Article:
Dhaka building collapse: Frantic effort to reach survivors
Rescuers are frantically trying to save about nine people located in the wreckage of a collapsed factory complex in the Bangladeshi capital Dhaka.
The BBC's Anbarasan Ethirajan at the scene says it is a race against time before officials bring in heavy machinery.
He says the smell of decomposing bodies is making some rescuers ill.
More than 350 people have died since Wednesday's disaster and hundreds more are missing.
On Sunday, two more people were pulled alive from the rubble of the eight-storey building in the suburb of Savar as the rescue operation entered its fifth day.
A group of about nine survivors was also located and teams were using light cutting equipment to try to reach them, our correspondent says.
Water and food are being dropped through gaps in the rubble, he adds.
But with hopes fading for those still trapped, officials plan to bring in cranes within the next few hours.
The army officer co-ordinating the rescue, Maj Gen Chowdhury Hasan Suhrawardy, said they would try to save the nine people first by using light equipment.
"But if we fail we will start our next phase within hours," he said.
This would involve heavy equipment including hydraulic cranes and cutters to bore a hole from the top of the collapsed building, he told reporters.
He said they still aimed to recover survivors as well as bodies.
"In this stage, we have no other choice but to use some heavy equipment," he said.
"We will start it within a few hours. Manual operation and use of small equipment is not enough."
On Saturday a total of 29 people were rescued from the destroyed Rana Plaza in the commercial suburb of Savar.
Police have so far arrested three garment factory owners and two engineers in connection with the disaster.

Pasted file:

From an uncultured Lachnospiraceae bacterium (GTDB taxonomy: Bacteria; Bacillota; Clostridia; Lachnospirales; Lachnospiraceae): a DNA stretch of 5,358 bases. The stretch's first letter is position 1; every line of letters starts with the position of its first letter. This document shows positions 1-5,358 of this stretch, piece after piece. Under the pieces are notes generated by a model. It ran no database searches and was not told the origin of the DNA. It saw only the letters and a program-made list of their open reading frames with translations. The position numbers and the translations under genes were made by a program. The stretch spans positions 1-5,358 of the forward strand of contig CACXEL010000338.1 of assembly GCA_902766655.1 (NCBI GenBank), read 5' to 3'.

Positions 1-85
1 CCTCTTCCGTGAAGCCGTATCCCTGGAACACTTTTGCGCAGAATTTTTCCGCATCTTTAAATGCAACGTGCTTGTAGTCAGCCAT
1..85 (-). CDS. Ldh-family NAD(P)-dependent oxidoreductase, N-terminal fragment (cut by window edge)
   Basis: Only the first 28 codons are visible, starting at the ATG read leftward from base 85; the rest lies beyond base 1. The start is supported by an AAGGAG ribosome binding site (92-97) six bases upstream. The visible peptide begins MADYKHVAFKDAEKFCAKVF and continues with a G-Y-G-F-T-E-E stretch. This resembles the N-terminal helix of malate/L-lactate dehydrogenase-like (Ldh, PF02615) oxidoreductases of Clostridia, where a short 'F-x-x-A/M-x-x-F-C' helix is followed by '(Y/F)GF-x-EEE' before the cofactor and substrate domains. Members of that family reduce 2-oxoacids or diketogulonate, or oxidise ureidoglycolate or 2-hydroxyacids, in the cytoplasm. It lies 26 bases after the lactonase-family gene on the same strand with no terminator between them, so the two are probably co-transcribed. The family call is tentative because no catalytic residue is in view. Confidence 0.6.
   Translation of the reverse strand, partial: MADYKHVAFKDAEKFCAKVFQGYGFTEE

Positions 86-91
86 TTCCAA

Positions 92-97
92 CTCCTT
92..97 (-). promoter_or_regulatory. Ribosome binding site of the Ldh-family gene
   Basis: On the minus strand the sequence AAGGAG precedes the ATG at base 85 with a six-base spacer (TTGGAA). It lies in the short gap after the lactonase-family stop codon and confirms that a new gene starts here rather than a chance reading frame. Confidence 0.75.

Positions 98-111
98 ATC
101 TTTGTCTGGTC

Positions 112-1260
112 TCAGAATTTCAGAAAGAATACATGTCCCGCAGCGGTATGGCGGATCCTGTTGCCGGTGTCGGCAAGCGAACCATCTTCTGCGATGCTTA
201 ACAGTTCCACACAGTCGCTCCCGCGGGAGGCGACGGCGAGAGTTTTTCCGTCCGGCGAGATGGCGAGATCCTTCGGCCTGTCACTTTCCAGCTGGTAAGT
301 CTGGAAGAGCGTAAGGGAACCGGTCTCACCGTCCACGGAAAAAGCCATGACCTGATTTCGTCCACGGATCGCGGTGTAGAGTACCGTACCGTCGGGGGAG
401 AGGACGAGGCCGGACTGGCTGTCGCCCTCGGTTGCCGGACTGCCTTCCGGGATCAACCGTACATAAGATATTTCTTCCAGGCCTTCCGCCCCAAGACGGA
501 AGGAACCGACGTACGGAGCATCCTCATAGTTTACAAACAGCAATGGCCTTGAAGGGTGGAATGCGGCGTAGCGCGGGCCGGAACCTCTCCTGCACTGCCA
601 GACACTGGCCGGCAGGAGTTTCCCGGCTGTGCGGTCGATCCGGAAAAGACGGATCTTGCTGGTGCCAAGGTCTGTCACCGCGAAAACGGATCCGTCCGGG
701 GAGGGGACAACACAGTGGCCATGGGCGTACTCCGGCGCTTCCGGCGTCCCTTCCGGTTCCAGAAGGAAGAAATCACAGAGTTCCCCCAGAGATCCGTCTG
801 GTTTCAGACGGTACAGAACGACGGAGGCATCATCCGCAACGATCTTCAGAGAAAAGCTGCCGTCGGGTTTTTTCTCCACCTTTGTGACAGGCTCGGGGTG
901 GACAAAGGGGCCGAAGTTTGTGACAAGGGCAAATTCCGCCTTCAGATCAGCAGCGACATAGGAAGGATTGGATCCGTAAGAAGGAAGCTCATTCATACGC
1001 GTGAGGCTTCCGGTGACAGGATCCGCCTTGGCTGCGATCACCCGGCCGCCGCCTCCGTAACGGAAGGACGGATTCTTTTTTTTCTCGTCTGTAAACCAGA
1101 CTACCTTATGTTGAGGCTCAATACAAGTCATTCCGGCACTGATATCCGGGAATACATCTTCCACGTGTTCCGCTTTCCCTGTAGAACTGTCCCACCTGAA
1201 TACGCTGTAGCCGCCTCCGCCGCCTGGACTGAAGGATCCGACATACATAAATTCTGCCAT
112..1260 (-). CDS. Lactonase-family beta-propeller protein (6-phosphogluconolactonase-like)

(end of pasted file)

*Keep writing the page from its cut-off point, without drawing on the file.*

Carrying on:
Factory bosses Mahbubur Rahman Tapas and Balzul Samad Adnan surrendered to police early on Saturday while Aminul Islam was arrested later the same day.
Police said they had ordered an evacuation of the building on Tuesday after cracks appeared, but that the factories ignored them and were operating the next day.
The municipal engineers are reported to have approved the safety of the building a day before it collapsed.
The owner of Rana Plaza, Mohammed Sohel Rana, has gone into hiding although police are questioning his wife.
Airport and border authorities have been alerted to stop him from leaving the country, reports say.
One minister has alleged that Rana Plaza was built without permits.
Thousands of relatives of missing workers are waiting at the site as survivors and the dead are pulled from the rubble.
Police said 353 bodies had so far been found, 301 of which had been identified. A further 2,431 people are known to have survived.
There is no official figure on the number of people still missing, but Akram Hossain, a deputy director of the fire service, said their chances of survival were "diminishing by the minute".
The fire service's head of operations, Mahbubur Rahman, said the rescue effort was becoming increasingly difficult for emergency workers as survivors were losing their strength to call for help.
"There are many dead bodies but our top priority is finding those who may still be alive," he told AFP news agency. "There are some survivors. We can hear their feeble cries or hear them talking to each other."
Mr Rahman said rescuers were digging tunnels through the rubble with bare hands, drills and shovels because they feared heavier equipment could cause further collapse.
"Pillars and beams are the biggest problem. Sometimes, even if we can locate survivors, we can't reach them because of these beams. They take a lot of time to cut through."
One of those who was rescued on Saturday, Merina Begum, said she and seven other workers had survived without food or water. She told AFP: "When the rescuers brought juice, ice cream and cold water, it was the tastiest food I've ever had."
Anger at the building collapse has triggered days of violent protests in Dhaka, although streets were said to be quiet on Sunday.
Bangladesh has one of the largest garment industries in the world, providing cheap clothing for major Western retailers that benefit from its widespread low-cost labour.
But the industry has been widely criticised for its low pay and limited rights given to workers and for the often dangerous working conditions in garment factories.